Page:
smollett

With his conviction for staging hate crimes and lying to police, Jussie Smollett has transitioned from being a C-list celebrity into being an A-list laughingstock.

Many politicians, celebrities, and activists are eating their words today as they had tried to use the Smollett case as an example of how racist and homophobic America had become under President Donald Trump.

Tweets posted by President Joe Biden and Vice President Kamala Harris’ at the end of 2019 have resurfaced to embarrass them today.

The bizarre Smollett case demonstrated the zeal of the progressive world when it comes to trying to create a narrative of the United States being some sort of bigot-laden hellscape.

When reports of the alleged assault against Smollett were breaking, one didn’t need to be Sherlock Holmes in order to deduce some things weren’t passing the smell test here. Hell, even Inspector Clouseau would have heard some alarm bells going off upon listening to Smollett’s claims.

Smollett alleged two men had attacked him late one night in Chicago, beat him while pouring some sort of chemical upon him, and then tied a noose around his neck all while yelling “This is MAGA country!”

When Chicago police arrived at Smollett’s apartment, he was still wearing the alleged noose which was later described as being “a thin light rope”. A piece of string in other words and why was he still wearing this odious symbol of the lynchings of last century anyway?

Allegations of assault have to be taken seriously and nobody should be expected to have dismissed Smollett’s claims out of hand at the time. The world is a weird place and as bizarre as Smollett’s story was, it wasn’t impossible to conceive at the time that it may be true.

What observers should have done at the time was sit back and let the evidence come out before amplifying news on what could be one of the boldest, modern-day hate crimes in North American history. Racial tension is real and it is terribly irresponsible for leaders to be pouring gasoline on the fires of racial division without need. That is what happened though.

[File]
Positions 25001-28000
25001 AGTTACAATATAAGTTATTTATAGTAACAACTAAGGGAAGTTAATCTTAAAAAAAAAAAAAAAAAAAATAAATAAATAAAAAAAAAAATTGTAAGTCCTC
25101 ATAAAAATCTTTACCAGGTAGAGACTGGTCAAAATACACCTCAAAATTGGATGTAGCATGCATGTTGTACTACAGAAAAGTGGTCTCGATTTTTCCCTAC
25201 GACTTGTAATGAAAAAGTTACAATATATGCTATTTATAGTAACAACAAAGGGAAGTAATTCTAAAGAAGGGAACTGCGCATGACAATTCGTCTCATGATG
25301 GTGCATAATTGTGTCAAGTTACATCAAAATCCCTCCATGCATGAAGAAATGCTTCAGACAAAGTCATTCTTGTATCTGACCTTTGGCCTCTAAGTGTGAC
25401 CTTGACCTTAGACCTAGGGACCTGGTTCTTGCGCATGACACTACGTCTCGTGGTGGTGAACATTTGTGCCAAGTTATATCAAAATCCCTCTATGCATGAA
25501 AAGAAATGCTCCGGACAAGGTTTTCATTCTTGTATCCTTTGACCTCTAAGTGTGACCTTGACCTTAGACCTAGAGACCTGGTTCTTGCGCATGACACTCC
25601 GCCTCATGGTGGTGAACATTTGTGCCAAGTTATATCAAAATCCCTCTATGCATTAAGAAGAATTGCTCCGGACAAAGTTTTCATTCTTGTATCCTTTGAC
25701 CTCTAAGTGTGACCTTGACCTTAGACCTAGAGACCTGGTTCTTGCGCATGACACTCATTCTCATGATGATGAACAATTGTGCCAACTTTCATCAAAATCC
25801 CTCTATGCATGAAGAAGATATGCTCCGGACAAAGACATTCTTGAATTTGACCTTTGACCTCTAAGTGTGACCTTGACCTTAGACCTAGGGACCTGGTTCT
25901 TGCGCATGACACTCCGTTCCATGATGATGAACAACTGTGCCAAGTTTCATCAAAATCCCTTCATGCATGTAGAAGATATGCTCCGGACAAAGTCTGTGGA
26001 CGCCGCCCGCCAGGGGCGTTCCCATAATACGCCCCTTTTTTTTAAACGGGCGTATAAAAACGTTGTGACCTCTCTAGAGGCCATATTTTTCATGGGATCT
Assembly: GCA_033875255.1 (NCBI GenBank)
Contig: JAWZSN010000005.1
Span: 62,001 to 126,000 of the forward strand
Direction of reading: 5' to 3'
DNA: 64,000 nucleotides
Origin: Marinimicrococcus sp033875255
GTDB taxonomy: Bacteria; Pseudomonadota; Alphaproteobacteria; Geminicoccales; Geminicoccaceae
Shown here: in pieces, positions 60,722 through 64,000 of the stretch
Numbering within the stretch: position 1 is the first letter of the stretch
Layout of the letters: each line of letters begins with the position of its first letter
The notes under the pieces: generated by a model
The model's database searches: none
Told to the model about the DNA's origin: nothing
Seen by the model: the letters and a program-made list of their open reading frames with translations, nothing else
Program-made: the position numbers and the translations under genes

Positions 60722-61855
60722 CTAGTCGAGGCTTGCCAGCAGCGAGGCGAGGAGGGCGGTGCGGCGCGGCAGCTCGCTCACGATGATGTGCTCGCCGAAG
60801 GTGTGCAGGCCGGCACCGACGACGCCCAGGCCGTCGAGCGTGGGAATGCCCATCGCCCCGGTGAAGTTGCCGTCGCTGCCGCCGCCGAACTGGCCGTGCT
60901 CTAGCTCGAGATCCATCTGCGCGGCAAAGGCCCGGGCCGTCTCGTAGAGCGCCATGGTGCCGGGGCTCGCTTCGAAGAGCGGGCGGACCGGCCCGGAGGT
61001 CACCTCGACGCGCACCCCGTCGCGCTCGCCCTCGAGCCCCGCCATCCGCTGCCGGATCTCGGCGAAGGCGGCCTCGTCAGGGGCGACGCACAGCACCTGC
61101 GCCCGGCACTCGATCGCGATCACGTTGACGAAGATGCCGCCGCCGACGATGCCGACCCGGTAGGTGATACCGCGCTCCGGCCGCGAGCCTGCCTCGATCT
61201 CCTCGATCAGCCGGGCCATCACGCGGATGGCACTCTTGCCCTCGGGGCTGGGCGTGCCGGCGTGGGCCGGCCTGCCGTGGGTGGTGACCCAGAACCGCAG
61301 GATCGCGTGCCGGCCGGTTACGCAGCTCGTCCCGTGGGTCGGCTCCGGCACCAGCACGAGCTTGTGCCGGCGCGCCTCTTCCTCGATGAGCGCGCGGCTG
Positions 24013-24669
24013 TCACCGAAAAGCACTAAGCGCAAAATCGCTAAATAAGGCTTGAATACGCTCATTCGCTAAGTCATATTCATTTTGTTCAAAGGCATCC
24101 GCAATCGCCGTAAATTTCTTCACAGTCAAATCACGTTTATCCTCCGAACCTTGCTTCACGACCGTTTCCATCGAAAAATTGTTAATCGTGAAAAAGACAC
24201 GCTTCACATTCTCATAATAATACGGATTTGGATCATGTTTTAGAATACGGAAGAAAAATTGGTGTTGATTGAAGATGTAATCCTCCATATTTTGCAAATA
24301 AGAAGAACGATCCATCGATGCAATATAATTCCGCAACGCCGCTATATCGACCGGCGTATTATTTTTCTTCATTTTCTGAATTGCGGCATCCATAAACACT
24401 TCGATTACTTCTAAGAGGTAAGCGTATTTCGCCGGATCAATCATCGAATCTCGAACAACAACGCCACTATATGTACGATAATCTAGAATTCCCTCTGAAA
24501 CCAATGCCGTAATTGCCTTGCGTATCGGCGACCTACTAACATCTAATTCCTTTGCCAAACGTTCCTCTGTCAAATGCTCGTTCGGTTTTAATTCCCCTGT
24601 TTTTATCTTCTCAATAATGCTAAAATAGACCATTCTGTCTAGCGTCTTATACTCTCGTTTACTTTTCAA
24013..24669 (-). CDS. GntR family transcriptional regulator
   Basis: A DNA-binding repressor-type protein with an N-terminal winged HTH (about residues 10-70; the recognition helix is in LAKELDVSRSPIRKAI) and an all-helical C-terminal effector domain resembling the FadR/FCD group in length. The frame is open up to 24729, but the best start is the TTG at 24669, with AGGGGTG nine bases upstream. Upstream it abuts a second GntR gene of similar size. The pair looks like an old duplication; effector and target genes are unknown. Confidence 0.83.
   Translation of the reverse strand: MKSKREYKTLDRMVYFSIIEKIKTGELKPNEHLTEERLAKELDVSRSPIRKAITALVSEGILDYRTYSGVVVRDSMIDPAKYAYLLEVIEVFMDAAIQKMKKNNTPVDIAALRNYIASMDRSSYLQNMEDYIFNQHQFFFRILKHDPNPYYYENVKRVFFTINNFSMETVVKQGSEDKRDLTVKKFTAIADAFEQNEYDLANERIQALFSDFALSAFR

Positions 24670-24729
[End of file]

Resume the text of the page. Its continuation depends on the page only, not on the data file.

While people may not have put much stock in Smollett’s claims initially, the claims began to feel more credible when high-profile people took them seriously. This of course spread fear and anger among minority communities in Chicago and across the country as apparently roving gangs of assailants were wandering the streets unchecked.

It didn’t take long before Smollett’s story fell apart. Investigators found holes in his tale as soon as he related it and under scrutiny it was found Smollett had concocted the entire affair with a pair of compatriots. Unfortunately, the damage had already been done.

Racism is real. Homophobia is real. Hate crimes really do happen. What Jussie Smollett accomplished was to give credence to people who deny any of those things exist.

Victims of real hate crimes and intimidation will have a more difficult time being taken seriously now. Investigations may focus on the complainant rather than seeking an assailant in some cases. These are serious consequences of the Smollett affair.

Smollett may be facing a sentence as long as 20 years for his crimes. That may be excessive but he can’t get away lightly for what he has done. I suspect an embarrassed justice system will be making an example of him in sentencing. We will see soon.

We can’t forget Smollett had accomplices in this crime. I am not speaking about the two men who helped him stage the fake crime. I am talking about the politicians, celebrities, and activist race-baiters who used Smollett’s story as a means to foster mistrust and racial division. Smollett’s case likely would have been little more than a footnote in the news scroll if investigators had been able to finish their work before politically motivated people pushed the alarm button. Now, an obscure actor has turned into a historical figure, and not in a good way.

Cory Morgan is Assistant Opinion & Broadcast Editor for the Western Standard

Opinion & Broadcast Editor

Cory Morgan is the Opinion & Broadcast Editor of the Western Standard and the Host of ‘Triggered’ based in the Calgary Headquarters. He has worked in independent media and the Alberta oil and gas industry.

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